The Heidelberg Institute for Theoretical Studies gives science journalists the opportunity to deepen their knowledge of computer-based, data-driven science with a longer stay at the institute. For the first time, the program was announced internationally. Candidates from 22 countries applied. The jury chose the Barcelona-based science journalist Michele Catanzaro.
The Barcelona-based science journalist Michele Catanzaro (photo: HITS) will be the third, and first international, “Journalist in Residence” at the Heidelberg Institute for Theoretical Studies (HITS). For the first time, the program was announced internationally; 36 candidates from 22 countries and 5 continents had applied.A jury consisting of science journalists and scientists from universities, Max Planck Institutes and HITS, selected Michele Catanzaro to be the “HITS Journalist in Residence 2014”. He will come to the institute in the second half of this year.
Catanzaro studied Physics in Rome and subsequently received his doctorate from the Technical University of Catalonia (Barcelona). Since 2000, he has been working as a freelance science journalist for media in Italy, Spain, Mexico and Great Britain, like magazines and newspapers such as Nature, The Guardian, Physics World, and El Periódico. His main topics of interest are in the area of science and science policy. He writes articles about these topics in four languages, but also produces short documentaries and writes scripts for television. For his work, he received the “King of Spain International Journalism Prize” in 2013, as well as the “BBVA InnovaData” Award for a project in data journalism. Michele Catanzaro wants to use his stay to interact with the scientists at HITS and deepen his knowledge about the increasing amount of data in science.
The jury also chose Larry Krumenaker (USA) as “Journalist in Residence” for 2015. Larry Krumenaker studied Astronomy and received his doctorate in “Science Education” in 2008 from the University of Georgia. He has been working in the area of “Science Writing” for more than 25 years and is especially interested in the public understanding of science.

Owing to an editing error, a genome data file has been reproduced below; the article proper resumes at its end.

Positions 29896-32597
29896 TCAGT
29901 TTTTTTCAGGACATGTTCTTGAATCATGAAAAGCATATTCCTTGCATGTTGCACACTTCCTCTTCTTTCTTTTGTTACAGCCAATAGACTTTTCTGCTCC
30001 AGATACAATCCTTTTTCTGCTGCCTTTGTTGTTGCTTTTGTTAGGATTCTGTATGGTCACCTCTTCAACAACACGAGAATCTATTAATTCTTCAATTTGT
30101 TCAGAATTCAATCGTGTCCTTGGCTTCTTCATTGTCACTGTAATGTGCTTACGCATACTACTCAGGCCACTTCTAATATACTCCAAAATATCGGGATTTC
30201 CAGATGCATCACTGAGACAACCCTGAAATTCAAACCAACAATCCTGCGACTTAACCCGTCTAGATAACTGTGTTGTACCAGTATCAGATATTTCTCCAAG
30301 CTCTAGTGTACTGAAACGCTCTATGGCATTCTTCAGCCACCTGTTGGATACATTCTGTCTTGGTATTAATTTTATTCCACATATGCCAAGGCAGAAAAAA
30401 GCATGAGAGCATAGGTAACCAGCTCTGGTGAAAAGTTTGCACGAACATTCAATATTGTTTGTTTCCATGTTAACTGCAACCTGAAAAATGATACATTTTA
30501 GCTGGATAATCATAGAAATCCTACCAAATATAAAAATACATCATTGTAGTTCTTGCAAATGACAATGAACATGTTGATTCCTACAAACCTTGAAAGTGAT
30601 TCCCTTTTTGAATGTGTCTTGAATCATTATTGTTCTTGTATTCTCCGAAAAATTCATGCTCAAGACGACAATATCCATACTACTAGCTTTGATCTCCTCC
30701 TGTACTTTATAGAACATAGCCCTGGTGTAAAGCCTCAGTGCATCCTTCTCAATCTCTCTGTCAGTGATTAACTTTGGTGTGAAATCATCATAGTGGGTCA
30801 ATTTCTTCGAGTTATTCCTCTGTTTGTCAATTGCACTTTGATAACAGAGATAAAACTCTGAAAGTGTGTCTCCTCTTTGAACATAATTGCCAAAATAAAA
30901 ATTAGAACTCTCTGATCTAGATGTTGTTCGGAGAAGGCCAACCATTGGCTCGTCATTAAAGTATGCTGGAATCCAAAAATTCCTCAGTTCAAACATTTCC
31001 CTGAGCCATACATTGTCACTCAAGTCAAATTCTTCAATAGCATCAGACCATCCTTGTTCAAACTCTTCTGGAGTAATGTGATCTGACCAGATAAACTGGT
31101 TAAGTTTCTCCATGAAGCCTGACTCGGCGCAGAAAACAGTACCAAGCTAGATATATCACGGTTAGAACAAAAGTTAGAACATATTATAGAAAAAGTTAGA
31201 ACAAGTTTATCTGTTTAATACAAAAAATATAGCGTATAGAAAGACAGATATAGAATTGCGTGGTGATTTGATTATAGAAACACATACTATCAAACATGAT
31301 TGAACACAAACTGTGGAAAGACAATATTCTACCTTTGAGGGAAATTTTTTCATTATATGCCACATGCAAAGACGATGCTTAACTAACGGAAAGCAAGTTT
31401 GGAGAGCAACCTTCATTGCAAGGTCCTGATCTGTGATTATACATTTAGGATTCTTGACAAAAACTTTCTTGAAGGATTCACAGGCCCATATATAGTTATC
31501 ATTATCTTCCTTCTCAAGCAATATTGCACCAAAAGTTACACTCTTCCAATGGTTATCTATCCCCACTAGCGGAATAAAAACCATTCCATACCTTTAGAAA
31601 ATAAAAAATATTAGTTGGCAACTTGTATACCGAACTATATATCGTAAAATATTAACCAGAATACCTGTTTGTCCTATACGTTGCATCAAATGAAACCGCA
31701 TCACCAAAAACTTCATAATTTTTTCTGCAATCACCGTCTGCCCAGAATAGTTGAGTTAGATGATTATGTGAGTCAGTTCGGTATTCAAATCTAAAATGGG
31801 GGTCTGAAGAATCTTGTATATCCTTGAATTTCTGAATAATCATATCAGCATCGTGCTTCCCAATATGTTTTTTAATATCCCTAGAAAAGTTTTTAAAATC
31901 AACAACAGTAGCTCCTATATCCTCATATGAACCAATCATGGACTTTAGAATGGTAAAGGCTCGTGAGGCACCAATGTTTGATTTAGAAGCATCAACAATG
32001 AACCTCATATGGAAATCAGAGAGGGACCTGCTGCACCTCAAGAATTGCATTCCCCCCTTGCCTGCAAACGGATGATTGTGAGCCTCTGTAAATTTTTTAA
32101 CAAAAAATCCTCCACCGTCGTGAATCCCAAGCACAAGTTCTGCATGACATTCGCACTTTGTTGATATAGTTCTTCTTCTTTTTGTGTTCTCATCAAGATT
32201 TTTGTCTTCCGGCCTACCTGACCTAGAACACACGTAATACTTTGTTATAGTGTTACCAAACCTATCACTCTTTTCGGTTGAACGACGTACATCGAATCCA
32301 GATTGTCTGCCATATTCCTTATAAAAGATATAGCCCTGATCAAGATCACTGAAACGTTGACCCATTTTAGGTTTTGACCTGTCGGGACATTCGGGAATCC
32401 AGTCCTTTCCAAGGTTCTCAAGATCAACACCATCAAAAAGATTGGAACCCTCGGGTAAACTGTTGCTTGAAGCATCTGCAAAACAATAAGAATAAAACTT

Since 2012, the “Journalist in Residence” program offers experienced journalists with a focus on science journalism the opportunity to spend a three-month to six-month paid stay at HITS. In this time, journalists can accompany research groups and their publications, implement their own projects and participate in internal colloquia and seminars of HITS researchers.The renowned German science journalist Volker Stollorz was the first “Journalist in Residence” at HITS in 2012. Stollorz works for the Frankfurter Allgemeine Sonntagszeitung, a weekly high-profile national newspaper in Germany, among others. In 2013, the German freelance TV journalist Pia Grzesiak made intensive use of her stay to look behind the “mountains of data” at HITS.
Dr. Peter Saueressig
Head of Communications
Heidelberg Institute for Theoretical Studies (HITS)
The Heidelberg Institute for Theoretical Studies (HITS) was established in 2010 by the physicist and SAP co-founder Klaus Tschira (1940-2015) and the Klaus Tschira Foundation as a private, non-profit research institute. HITS conducts basic research in the natural sciences, mathematics and computer science, with a focus on the processing, structuring, and analyzing of large amounts of complex data and the development of computational methods and software. The research fields range from molecular biology to astrophysics. The shareholders of HITS are the HITS-Stiftung, which is a subsidiary of the Klaus Tschira Foundation, Heidelberg University and the Karlsruhe Institute of Technology (KIT). HITS also cooperates with other universities and research institutes and with industrial partners. The base funding of HITS is provided by the HITS Stiftung with funds received from the Klaus Tschira Foundation. The primary external funding agencies are the Federal Ministry of Education and Research (BMBF), the German Research Foundation (DFG), and the European Union.